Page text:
The result is predictable. The assistance missions have become a kind of cat-and-mouse game that works like this: Organize a convoy, dart out to an impoverished suburb, provide assistance and then dart back to the base before the resistance finds out about it and fires a volley of rocket-propelled grenades. Whenever the soldiers leave the confines of the forward base in Khadimiya, they are risking their lives to do it, and often the Iraqis are not happy to see them. And yet Khadimiya, unlike Sadr City, is comparatively calm, and is thought to be a hearts-and-minds success story. “They love us here,” one soldier told me. I learned later, after two missions with the 1st Cavalry, what he meant by love was a species of sullen tolerance.
“Watch out for Bose, he brings the rain,” one of the E.R. nurses was telling me just before we got on the convoy to the forward base in Khadimiya. In this scorched climate, we could only hope for rain; the nurse meant that when Bose was around, they were always hit with mass casualties. Rain was bombings, convoy ambushes, nightmare firefights that brought in injured by the dozens. Bose works long hours when the rain comes, performing emergency surgery on the critically wounded. Because the patient load can spike so quickly, he spends his time between the forward base in Khadimiya and the combat support hospital, shuttling back and forth. But there still isn’t enough of him to go around. When the staff of the emergency room talks about him, they always mention his intelligence. Bose, who has a great passion for medicine, gives you the impression of a determined physics student and seems detached at times, slightly dorky. But in five days, I never saw him hesitate over the name of a nerve, small bone or drug. It is not surprising. When Bose took his medical board examinations, he won the highest score in the country. To his colleagues, who have enormous respect for him, he is a star.
On Saturday, June 5, the date we were leaving for the forward base in Khadimiya, Lt. Chris Melendrez, the commander of Bose’s medical platoon, arrived at the combat support hospital. Melendrez was there to pick up Bose and take him back to the base to take care of a soldier with a broken nose. When I met Melendrez, he was professional and focused on getting the convoy together. He called and made sure I was authorized to go back to the base. When I thanked him for taking care of all the details, he said, “Too easy, let’s make it happen,” his catchphrase. Melendrez is like Bose in some respects — a young officer with immigrant parents — but Melendrez is a committed soldier, a believer in the cause. Bose is an intellectual and an accidental soldier, and sometimes the two men might as well be from different planets.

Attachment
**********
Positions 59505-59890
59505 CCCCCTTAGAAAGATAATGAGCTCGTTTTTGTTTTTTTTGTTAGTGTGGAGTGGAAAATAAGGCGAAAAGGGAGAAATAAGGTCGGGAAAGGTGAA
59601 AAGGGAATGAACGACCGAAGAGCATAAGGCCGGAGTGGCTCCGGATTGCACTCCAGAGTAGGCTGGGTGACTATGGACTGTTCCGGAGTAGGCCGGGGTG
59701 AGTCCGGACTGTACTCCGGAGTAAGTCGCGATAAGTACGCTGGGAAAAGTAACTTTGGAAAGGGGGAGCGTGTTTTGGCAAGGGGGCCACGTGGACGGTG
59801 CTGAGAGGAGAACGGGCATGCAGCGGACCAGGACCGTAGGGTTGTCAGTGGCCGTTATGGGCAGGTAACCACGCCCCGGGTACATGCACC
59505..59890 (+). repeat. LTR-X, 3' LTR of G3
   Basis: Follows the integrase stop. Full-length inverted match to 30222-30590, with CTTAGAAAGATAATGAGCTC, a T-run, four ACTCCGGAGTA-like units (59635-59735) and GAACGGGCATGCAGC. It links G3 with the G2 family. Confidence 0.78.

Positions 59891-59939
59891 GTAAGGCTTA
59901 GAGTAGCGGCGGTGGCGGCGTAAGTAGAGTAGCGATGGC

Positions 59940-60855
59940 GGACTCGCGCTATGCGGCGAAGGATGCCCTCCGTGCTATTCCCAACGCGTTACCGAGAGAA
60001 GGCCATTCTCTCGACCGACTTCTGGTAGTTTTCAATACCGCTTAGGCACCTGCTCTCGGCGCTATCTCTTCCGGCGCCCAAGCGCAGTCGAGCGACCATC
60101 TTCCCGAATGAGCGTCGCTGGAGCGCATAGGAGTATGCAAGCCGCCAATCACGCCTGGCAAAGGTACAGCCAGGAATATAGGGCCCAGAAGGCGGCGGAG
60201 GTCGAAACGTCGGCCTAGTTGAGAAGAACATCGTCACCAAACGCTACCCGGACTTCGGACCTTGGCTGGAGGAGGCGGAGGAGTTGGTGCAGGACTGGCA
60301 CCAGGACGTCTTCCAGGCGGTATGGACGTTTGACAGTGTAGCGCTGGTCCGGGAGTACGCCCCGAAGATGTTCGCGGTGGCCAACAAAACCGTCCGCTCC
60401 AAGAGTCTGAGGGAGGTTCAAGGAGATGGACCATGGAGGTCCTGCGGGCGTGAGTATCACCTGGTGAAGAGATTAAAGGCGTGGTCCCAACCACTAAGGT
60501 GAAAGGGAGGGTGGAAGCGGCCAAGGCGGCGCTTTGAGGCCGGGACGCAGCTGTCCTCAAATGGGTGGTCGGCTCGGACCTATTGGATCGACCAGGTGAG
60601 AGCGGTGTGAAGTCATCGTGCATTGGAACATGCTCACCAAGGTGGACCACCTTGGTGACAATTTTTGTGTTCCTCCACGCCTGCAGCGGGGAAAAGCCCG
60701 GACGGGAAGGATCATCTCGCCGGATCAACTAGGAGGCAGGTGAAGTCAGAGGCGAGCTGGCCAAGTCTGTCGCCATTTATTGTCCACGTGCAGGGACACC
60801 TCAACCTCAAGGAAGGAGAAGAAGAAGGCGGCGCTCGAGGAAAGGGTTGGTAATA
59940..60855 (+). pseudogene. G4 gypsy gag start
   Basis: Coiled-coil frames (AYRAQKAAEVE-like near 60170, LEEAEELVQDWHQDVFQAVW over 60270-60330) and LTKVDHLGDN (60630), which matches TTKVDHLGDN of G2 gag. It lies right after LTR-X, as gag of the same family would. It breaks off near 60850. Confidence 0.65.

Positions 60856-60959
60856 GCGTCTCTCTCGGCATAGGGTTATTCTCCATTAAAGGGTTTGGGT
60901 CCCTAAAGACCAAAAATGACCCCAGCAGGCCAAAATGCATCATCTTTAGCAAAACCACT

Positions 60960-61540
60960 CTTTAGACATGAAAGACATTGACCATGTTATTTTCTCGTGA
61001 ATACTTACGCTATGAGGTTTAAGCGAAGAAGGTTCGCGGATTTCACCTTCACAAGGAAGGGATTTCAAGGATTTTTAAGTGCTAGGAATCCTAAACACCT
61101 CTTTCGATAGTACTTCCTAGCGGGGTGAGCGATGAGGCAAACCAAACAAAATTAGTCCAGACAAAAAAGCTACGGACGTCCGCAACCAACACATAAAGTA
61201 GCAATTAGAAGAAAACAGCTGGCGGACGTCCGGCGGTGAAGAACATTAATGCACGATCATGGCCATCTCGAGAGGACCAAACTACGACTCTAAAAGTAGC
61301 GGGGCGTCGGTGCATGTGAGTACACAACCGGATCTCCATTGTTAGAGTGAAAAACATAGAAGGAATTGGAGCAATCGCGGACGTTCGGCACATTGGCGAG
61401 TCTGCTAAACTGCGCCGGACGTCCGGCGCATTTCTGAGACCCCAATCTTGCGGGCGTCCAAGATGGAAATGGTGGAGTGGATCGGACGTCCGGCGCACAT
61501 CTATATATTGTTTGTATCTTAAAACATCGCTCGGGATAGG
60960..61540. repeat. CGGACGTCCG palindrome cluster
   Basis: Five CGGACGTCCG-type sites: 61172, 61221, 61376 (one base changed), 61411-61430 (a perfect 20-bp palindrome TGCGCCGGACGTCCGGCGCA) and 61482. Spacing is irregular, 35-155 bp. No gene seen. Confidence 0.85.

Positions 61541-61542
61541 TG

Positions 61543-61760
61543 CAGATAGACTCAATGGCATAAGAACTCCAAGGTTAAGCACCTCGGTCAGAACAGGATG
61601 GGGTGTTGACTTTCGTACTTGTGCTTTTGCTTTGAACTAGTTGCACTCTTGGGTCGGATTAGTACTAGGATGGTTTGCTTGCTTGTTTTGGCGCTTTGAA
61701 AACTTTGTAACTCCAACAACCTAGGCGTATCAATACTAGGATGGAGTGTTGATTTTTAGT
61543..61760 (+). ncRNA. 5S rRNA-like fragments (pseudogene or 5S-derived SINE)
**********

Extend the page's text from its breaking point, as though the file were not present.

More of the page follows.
Outside the hospital we piled into armored Humvees. On the ride up to Khadimiya, Bose and I rode in different Humvees, Bose in an armored one. There was very little conversation. Everyone was watching the road and the gunner was watching everything that moved on the street. When we were moving, Iraqi civilians stayed well away from the convoy, and when they didn’t, the soldiers would give them the Iraqi hand signal that means “wait,” an upraised palm with all the fingers brought together. They obeyed, knowing that driving anywhere near the American convoy was dangerous and invited bad luck. We arrived in Khadimiya safely.
After two months in Iraqi Baghdad, I wasn’t prepared for the base. I expected the same bombed-out structures that served as makeshift shelters for the 1st Cav soldiers, but the base wasn’t like that at all. It looked like a typical, pleasant if unusually racially integrated American suburb. If you could forget about the incoming mortars and the war all around it, Banzai Patrol Base was a utopian island. Saddam built his Information Ministry at a bend in the Tigris River, shaded by rows of palms, and it now serves as a place where American soldiers keep fit by running along the graceful roads winding through the campus. Heavy-metal music poured out of the gym next door to the Internet cafe. The soldiers watch movies and MTV, and make discount phone calls home at the local smoothie bar/Internet cafe. At a chapel near the Internet cafe, stacks of camouflage Bibles and plastic rosaries wait for the faithful. Later, when I was thinking about the base, and missing it, I realized that the soldiers who live here will go home to a country that is far more divided than this community. The noisy, tumultuous Iraq of teahouses, sun-beaten men selling propane from donkey carts and black-veiled women struggling down the streets full of brutal traffic had been rendered invisible.